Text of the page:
Minimal Thermal Generation in Power Systems - Inferring Private Cost Parameters from Observed Firm Behavior
11 Pages Posted: 3 Feb 2015
Date Written: February 1, 2015
Most production processes can be turned off easily during times of low demand; this is not true for the generation of electricity. For a number of technical reasons, a certain number of conventional (thermal) power stations needs to keep producing electricity at all times, despite negative margins. Empirically, this is evidenced by the fact that even during times of low or negative prices, some power stations keep generating electricity. This paper estimates empirically the quantity of such minimal or “must run” generation levels in a large integrated power system, using observed price and production data. The level of must-run generation is not only an interesting aspect of power systems in itself, it is also an important parameter for power market and energy system modelling. It is particularly important in times of low demand for electricity from conventional plants, such as moments of high wind or solar in-feed, hence this parameter is an important input for high-renewables scenarios. Using German data, we find aggregated must-run generation to be on average 34 GW, about 60% of average thermal generation. However, the variation in this parameter is significant, with observed must-run levels between 20 GW and 49 GW. Regression analysis suggests that the must-run constraint is 2-3 GW higher in winter than in summer and 5-7 GW higher during the day than at night. While we expected technological learning and increased awareness among market participants to reduce minimal generation over time, the data shows an increase since 2012.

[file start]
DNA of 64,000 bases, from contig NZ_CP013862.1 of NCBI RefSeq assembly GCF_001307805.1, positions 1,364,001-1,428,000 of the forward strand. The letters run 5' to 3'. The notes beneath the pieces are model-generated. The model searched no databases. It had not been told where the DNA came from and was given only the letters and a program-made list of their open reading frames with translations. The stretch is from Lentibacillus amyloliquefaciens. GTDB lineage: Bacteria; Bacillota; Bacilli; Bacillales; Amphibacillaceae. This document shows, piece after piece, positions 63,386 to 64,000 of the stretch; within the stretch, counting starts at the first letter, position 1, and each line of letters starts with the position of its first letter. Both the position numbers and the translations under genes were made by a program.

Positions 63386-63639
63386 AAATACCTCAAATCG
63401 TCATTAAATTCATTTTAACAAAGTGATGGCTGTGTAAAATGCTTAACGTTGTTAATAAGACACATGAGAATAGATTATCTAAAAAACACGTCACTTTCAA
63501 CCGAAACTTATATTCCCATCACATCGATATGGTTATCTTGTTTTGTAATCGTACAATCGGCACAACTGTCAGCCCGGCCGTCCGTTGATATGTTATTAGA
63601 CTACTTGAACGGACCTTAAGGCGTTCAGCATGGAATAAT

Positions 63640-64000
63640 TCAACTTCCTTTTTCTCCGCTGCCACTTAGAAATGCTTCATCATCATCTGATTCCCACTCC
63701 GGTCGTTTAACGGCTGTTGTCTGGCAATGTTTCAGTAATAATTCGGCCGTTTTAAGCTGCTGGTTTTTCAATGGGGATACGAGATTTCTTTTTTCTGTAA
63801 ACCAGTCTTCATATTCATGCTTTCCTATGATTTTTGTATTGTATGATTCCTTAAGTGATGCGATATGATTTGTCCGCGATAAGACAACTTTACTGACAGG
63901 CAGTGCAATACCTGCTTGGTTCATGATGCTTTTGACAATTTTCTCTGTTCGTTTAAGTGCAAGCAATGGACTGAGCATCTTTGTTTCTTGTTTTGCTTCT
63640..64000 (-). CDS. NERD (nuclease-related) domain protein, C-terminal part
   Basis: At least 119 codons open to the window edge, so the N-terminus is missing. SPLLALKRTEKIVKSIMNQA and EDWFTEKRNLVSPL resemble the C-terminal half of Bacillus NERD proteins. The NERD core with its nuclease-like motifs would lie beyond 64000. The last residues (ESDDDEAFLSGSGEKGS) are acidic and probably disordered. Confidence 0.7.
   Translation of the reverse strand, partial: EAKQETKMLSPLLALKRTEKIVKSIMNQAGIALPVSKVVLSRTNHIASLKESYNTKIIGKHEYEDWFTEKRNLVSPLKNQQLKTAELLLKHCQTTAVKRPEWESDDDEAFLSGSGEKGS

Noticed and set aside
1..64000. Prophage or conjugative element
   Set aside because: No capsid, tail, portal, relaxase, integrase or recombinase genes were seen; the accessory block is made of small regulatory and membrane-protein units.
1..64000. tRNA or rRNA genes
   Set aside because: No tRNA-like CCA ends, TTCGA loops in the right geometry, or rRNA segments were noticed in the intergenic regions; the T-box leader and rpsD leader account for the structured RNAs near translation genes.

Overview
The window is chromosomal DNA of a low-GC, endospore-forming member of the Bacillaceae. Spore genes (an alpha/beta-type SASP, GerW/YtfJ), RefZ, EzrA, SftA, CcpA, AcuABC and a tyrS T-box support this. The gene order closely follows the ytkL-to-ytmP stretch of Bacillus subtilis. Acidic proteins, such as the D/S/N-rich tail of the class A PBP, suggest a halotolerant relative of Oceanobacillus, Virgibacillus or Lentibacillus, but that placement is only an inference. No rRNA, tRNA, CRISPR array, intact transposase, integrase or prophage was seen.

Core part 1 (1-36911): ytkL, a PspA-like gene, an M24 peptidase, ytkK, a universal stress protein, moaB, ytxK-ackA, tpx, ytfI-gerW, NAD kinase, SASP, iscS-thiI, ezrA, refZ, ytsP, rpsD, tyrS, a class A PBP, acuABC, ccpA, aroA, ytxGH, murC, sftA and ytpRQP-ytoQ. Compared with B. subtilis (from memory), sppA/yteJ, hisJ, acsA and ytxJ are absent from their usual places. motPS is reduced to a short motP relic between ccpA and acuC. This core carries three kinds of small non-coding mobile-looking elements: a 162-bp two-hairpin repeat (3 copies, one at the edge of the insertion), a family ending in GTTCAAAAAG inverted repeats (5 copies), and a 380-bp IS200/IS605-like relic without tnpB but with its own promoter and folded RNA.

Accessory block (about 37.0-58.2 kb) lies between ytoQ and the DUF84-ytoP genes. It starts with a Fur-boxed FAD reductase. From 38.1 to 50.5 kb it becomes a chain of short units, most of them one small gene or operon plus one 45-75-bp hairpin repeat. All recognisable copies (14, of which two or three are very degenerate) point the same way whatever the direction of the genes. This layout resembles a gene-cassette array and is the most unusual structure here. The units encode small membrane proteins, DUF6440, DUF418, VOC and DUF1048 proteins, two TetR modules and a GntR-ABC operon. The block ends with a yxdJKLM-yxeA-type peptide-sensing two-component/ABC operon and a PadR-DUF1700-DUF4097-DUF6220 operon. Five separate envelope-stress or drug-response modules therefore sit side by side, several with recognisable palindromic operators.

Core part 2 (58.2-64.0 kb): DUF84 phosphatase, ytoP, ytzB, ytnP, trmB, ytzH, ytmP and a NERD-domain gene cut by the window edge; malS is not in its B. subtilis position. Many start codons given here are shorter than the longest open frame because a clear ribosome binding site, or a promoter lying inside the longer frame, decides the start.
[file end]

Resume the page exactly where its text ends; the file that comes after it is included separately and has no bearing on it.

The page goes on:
Keywords: 'must-run' power generation; power system modeling; negative electricity prices; econometrics
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